The logo is a vital aspect of branding of an organization. Certainly, there must have been lots of brainstorming, the rationale behind a logo and tag line. These are to be respected and never altered in the pretext of customization. A Google search for “UESI logo” will load a flood of designs. This multiplicity of designs is a result of lack of awareness and adherence to the guidelines. UESI logo design has been circulated along with usage guidelines through Yahoo groups, and the same is available with UESI Communication Department for anyone who asks for.
The Decalogue in Exodus 20 clearly defines the ethical standard of God’s people, which can be classified into two – relationship with God and relationship with one another. It begins with worshipping and revering God, moves on to respecting and honouring people. It clearly lays out a set of prohibition on dishonouring, disturbing, and debilitating one another. In the New Testament, Jesus redefined offence but the very thought and attitude of harming others. The Sermon on the Mount is a kind of graphical description of the later part of the Decalogue which deals about our relationship with fellow human beings. Hence, misuse of others’ rights, ideas, and properties (including intellectual) is a violation according to God’s code of conduct.
Overall our communication has to stand-out as unique and totally free from plagiarism. There are some helpful online tools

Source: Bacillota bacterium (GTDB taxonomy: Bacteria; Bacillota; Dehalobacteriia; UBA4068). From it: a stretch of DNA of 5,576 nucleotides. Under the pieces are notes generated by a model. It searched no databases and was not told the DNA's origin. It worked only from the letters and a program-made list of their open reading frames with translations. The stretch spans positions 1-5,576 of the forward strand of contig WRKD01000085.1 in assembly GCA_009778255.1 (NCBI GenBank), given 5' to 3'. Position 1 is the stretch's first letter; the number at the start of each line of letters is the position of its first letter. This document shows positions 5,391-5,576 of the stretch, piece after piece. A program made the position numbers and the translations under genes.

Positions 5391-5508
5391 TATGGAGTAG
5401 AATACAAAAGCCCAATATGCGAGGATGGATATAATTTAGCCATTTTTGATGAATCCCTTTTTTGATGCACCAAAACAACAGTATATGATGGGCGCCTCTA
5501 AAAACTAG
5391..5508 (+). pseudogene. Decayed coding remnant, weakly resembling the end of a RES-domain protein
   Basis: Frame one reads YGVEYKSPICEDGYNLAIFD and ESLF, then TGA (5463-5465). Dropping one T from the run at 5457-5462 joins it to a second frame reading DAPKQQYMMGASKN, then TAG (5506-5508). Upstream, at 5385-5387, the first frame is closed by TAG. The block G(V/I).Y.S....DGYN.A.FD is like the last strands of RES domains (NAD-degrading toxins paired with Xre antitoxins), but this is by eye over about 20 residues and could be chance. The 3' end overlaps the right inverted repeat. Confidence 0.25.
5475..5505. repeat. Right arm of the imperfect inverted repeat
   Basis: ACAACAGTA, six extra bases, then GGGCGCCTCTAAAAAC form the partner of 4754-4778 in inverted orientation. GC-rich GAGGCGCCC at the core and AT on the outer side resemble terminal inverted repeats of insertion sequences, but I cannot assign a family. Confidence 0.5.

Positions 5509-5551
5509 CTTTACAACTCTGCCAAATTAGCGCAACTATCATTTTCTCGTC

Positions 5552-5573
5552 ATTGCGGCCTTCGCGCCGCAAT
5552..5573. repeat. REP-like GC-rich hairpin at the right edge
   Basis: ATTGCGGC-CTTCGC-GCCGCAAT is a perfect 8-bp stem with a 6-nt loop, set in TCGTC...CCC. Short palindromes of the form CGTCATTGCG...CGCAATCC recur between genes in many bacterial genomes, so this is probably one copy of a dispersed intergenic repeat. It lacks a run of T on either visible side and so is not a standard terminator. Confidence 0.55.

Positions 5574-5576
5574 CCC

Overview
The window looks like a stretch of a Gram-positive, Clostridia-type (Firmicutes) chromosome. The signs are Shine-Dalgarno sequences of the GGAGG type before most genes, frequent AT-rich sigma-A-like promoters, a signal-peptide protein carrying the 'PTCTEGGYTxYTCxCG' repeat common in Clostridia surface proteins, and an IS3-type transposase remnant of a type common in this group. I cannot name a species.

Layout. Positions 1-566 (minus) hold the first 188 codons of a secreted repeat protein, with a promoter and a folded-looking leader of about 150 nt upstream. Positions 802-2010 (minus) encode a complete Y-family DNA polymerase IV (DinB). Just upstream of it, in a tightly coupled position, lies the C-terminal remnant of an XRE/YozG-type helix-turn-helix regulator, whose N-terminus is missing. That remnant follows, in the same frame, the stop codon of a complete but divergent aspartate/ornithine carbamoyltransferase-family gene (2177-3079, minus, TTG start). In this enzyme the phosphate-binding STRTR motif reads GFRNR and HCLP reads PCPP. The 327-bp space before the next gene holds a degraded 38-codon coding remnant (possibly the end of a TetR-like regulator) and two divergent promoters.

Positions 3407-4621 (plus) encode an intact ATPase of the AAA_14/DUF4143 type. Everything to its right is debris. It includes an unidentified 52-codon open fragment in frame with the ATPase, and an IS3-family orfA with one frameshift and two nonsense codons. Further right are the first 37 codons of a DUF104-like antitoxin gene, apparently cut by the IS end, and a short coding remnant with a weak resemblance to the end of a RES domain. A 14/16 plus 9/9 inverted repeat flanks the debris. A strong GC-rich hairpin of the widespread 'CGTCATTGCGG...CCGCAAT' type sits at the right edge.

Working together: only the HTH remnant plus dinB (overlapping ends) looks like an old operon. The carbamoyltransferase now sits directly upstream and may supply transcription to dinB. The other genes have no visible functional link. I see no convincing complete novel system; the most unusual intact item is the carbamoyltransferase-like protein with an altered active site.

(eg. www.paperrater.com) come to aid. Information and images come repeatedly through social media. So the videos/images/text/songs we share are going to reach many, beyond boundaries of religion, nationality, culture, and language. Keeping this in mind, we need to aim at a positive influence on the audience. All our attempts need to be ethically sound with a clear redemptive intent. We are called to bring healing to the hurt, hope to the hopeless, and shape to shambles. When our lives are truly built on the biblical principles, respecting and acknowledging others (their efforts) become spontaneous. We live in a time when exploitation of people and their rights are common; nevertheless, we must never succumb to any kind of unethical practice. May our saltiness infuse the biblical values and life of light guide others.
P. John Jebaraj James
The author is a staff with UESI serving as Zonal Sec’y for East Zone and in-charge of Missions. He lives in Chennai with his wife Joy Esther Jebaraj actively involved in and son Jadon Jebaraj.